For the past few months, Chabad, known for its can-doism (“If you build it, they will come”), has been transforming the school into a multipurpose center that will serve as an overnight summer camp, a weekend retreat center and also provide luxury suites for religious families and individuals who might want to enjoy the local skiing (Big Bear is 14 miles away and Lake Arrowhead is half that). Or those who want to just be out in nature.

“Camp Gan Israel was named after the Besht — Rabbi Israel Ba’al Shem Tov — who was a nature yid,” camp director Gershon Sandler said, using the Yiddish word for Jew. “He spent a lot of time out in the wilderness; he would leave civilization and return to inspire others.”

For Sandler, a 31-year-old who is a ba’al teshuvah with years of camping experience at both secular camps with names like Indian Head, and Jewish camps like Ramah and Nesher, that is what both camping and Judaism are all about: To learn an appreciation for nature, for God’s world, and to go back to civilization and spread that love.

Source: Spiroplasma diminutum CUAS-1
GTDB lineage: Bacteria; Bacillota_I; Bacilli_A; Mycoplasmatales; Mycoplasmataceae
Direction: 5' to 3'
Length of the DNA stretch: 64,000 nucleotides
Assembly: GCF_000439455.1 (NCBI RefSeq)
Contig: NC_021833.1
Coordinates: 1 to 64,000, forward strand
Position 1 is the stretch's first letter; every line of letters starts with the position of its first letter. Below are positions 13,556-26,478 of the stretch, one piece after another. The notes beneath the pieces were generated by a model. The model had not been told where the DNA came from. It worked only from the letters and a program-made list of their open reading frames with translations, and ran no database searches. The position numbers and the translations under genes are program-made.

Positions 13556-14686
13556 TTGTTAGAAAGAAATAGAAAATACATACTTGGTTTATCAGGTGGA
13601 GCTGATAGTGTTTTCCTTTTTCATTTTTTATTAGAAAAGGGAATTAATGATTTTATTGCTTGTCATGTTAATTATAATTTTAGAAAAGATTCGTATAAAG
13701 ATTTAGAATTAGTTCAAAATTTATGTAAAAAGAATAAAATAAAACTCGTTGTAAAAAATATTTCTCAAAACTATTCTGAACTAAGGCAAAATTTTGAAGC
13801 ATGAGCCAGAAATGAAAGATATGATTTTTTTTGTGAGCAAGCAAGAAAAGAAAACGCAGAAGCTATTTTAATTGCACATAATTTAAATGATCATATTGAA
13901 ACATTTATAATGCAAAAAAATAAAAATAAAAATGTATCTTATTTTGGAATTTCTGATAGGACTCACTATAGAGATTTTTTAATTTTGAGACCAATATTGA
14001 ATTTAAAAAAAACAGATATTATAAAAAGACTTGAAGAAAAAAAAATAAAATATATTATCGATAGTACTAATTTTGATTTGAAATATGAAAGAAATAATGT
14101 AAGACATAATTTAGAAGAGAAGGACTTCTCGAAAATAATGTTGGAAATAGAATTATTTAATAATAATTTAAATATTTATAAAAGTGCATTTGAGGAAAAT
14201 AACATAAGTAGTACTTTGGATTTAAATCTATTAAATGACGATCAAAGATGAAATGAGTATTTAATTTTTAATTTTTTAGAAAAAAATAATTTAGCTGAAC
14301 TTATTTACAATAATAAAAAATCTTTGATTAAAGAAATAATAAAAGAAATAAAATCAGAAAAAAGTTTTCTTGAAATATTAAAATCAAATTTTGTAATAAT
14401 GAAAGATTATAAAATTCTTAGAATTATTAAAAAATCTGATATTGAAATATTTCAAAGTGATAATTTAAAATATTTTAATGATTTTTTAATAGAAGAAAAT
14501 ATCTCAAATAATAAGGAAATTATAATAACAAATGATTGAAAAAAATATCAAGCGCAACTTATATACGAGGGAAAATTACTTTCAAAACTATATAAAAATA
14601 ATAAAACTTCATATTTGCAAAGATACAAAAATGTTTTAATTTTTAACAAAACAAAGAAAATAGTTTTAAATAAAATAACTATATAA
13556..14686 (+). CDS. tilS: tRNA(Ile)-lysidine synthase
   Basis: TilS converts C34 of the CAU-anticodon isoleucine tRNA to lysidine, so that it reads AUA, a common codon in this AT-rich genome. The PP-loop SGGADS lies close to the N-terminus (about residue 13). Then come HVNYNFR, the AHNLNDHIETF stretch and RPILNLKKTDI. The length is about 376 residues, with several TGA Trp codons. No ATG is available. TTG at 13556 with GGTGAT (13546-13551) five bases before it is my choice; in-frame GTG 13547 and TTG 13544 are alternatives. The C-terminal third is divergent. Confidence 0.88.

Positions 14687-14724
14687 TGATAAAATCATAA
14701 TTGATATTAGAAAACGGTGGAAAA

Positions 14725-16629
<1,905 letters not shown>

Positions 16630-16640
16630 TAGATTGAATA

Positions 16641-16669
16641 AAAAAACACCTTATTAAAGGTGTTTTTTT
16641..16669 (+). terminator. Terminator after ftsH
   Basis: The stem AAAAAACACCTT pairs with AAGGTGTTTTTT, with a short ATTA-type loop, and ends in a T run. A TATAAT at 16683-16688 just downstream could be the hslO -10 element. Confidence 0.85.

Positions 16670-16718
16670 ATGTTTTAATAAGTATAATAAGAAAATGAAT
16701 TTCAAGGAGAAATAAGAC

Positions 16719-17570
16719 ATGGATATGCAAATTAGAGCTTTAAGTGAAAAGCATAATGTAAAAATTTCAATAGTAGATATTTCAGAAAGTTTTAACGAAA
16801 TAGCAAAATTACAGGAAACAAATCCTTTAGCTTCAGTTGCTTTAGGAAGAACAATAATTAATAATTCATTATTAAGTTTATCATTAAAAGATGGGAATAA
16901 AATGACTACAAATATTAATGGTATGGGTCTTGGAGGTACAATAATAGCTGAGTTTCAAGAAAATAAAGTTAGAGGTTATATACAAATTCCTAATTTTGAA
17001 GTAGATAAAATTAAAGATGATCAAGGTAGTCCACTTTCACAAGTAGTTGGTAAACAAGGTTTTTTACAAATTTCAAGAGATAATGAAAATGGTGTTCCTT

“To be a light onto the nations,” Sandler said, “We have to be a light onto ourselves.”

The ear-popping road up to Running Springs is windingly nauseating, but relatively easy to navigate this year due to the mild California winter; last snowy season it would have taken chains to reach this small town whose population is just 300, or nearby Green Valley Lake, or, at the end of the road peppered with secluded homes with stables, Camp Gan Israel Running Springs.